Anyway, homers will be homers.  I will leave this alone.  Perhaps you are all in denial because you are Card fans or NL fans, or just plain Pujols idolizers.  The reason why you are supporting this as being a great play is really not important.  You have your reasons and who am I to burst your bubbles.  I've had my say.



Since: Nov 20, 2006
Posted on: October 6, 2011 11:03 am
 

Underrated play of Game 4: Pujols' throw to third

WesoEvil, really?  It was a heck of a play.  Most would have stayed on the bag which means they wouldn't have gotten the ball their in time.  When I saw it, I thought it was an incredible play, but risky.  You lose the sure thing out at first, and you then have to make a much tougher throw for a non-force out.  


I mean, that's not a play you teach, that's for sure. 



Since: Sep 6, 2011
Posted on: October 6, 2011 10:56 am
 

Underrated play of Game 4: Pujols' throw to third

You must not watch much baseball.  That "routine" play was anything but.


You're right, unlike yourself and the rest of these homers, I don't watch much baseball.  I play it!!

A question for you genius homers ... How often does a runner go from first to third on a hard grounder to the shortstop right in front of him?  That's right, not often at all.  You know why?  Because it's a bonehead move, that's why.

This play is developing right in front of Pujols.  He can plainly seen Utley taking off around second and heading to third.  Why wouldn't he come off the bag and throw to third.  Utley was barerly rounding second as the ball was being delivered to him by Furcal.  Why wouldn't he come off the bag to try and get Utley going to third?  It's not only the obvious move, it's a reflexive move.  It's plainly the play to make under the circumstances.

So basically what you genius homers are saying is that the fact that Pujols makes the decision of simply not taking the safe play, that alone makes it a great play.  Nevermind the fact that the play is developing right in front of him and he can clearly see, with ample time, that the runner is rounding second and heading to third.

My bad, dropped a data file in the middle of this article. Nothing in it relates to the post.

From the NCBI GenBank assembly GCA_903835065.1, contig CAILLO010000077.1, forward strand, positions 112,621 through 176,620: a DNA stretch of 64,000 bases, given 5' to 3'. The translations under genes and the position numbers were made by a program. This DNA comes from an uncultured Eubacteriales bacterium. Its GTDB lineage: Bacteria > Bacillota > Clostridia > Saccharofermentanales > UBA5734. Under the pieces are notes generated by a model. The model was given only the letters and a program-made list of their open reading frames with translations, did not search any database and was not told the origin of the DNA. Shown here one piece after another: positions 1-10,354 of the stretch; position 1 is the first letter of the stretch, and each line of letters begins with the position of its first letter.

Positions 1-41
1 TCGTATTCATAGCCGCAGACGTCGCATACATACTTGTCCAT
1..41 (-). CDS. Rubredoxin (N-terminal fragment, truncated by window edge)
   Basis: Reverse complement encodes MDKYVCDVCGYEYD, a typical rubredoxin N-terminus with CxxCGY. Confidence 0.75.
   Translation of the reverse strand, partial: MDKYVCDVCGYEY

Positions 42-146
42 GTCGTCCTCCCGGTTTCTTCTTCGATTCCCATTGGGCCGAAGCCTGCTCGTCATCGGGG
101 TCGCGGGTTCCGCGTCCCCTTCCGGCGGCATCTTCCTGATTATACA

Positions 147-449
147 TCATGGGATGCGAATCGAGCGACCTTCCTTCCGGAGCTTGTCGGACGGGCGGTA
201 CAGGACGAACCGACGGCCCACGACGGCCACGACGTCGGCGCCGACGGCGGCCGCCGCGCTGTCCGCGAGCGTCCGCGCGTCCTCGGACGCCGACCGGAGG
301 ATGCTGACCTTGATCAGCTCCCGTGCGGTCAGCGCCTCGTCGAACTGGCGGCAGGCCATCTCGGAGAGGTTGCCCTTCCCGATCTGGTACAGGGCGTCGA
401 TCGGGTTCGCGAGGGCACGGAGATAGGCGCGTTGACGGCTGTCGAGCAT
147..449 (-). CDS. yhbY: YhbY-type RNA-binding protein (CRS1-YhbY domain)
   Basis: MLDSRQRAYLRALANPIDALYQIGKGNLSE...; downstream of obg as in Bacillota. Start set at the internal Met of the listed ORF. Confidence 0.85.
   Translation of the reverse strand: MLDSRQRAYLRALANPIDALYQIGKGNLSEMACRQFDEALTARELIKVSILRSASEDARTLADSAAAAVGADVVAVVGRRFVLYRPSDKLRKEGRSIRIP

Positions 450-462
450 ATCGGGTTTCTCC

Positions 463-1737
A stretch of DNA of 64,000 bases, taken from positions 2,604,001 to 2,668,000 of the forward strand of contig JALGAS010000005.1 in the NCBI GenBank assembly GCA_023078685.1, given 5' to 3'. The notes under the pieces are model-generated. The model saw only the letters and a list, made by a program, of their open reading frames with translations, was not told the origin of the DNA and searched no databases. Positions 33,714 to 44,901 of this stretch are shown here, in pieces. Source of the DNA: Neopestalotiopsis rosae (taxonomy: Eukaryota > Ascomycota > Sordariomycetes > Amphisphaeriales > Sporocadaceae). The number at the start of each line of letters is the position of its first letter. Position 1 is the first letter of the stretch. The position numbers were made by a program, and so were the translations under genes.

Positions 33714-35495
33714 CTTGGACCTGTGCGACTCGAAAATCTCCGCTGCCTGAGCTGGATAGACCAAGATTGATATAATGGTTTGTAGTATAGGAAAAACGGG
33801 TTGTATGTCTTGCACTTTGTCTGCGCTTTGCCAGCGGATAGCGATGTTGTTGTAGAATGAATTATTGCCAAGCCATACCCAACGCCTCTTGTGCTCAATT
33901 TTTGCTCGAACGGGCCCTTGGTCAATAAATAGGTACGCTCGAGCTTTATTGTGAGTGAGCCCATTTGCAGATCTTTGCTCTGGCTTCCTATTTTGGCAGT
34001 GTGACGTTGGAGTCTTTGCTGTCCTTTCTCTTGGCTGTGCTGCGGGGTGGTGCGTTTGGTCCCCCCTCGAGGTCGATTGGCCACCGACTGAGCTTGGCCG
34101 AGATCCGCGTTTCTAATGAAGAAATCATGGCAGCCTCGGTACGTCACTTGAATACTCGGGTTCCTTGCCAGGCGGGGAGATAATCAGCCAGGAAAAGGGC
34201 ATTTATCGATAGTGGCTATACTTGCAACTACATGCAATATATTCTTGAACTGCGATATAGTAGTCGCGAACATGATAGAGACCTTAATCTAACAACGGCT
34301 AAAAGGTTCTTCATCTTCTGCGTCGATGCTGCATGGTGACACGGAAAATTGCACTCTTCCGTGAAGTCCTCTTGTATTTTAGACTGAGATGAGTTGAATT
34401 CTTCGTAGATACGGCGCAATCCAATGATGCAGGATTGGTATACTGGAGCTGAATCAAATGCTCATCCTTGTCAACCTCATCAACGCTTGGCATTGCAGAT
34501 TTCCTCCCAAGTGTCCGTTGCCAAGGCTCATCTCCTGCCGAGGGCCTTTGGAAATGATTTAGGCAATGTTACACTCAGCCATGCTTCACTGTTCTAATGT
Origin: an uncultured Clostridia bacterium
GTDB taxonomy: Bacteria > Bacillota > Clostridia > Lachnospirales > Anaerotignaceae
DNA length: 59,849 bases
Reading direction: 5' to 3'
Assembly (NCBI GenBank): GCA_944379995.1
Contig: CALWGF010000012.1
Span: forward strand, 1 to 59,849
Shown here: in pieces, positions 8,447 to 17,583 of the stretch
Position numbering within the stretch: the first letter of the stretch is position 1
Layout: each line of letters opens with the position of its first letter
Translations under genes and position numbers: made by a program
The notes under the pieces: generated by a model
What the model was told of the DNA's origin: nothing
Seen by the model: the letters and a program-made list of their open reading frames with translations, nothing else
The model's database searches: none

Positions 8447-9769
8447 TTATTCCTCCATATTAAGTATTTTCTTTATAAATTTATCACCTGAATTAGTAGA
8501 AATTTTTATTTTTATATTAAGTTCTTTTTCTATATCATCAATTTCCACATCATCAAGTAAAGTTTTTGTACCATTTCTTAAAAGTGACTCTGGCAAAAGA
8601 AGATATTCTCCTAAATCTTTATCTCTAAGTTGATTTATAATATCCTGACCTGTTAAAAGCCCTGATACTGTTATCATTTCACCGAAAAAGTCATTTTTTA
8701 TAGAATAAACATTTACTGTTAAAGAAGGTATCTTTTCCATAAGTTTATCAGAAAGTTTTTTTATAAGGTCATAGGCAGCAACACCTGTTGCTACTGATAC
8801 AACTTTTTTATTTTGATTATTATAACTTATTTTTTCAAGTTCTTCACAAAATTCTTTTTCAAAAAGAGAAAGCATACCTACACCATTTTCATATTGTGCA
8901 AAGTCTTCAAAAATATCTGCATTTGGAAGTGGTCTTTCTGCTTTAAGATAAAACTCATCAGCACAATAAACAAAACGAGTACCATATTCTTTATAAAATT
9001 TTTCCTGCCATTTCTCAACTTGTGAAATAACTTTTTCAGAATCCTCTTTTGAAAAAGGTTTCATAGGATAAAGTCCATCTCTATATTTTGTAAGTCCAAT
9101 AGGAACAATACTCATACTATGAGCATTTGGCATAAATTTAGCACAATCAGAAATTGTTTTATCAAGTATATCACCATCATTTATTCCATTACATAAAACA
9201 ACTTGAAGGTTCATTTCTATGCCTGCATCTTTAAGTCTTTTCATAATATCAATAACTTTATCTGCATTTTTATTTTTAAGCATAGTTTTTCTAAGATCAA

Regarding Utley.  Are you telling me that if you ever played baseball, which I question greatly based on your responses on this thread, and in a close game you saw a team mate round second and head to third on a routine groundball to short, that you would not think that to be very poor baserunning? If your answer is not, then you are lying. and you know it.  Runners rarely, if ever, advance from first to third on a routine grounder to short for a reason, and that is because the chances of safely reaching third on the play are nigh impossible. 

Quit being homers.  Both Pujols and Utley are no doubt great baseball players.  There is, however, nothing great about either act, the running or the throwing, on this play.  And to say otherwise, is ridiculous.






Since: Sep 6, 2006
Posted on: October 6, 2011 10:46 am
 

Underrated play of Game 4: Pujols' throw to third

WeSoEvil, you really missed the point here. Yes, Utley was an idiot for trying to advance. But he WOULD have successfully advanced with any other major league first baseman playing first. Any other first baseman would have tried for the out at first, then thrown to third and been too late. That's the point. It's very simple.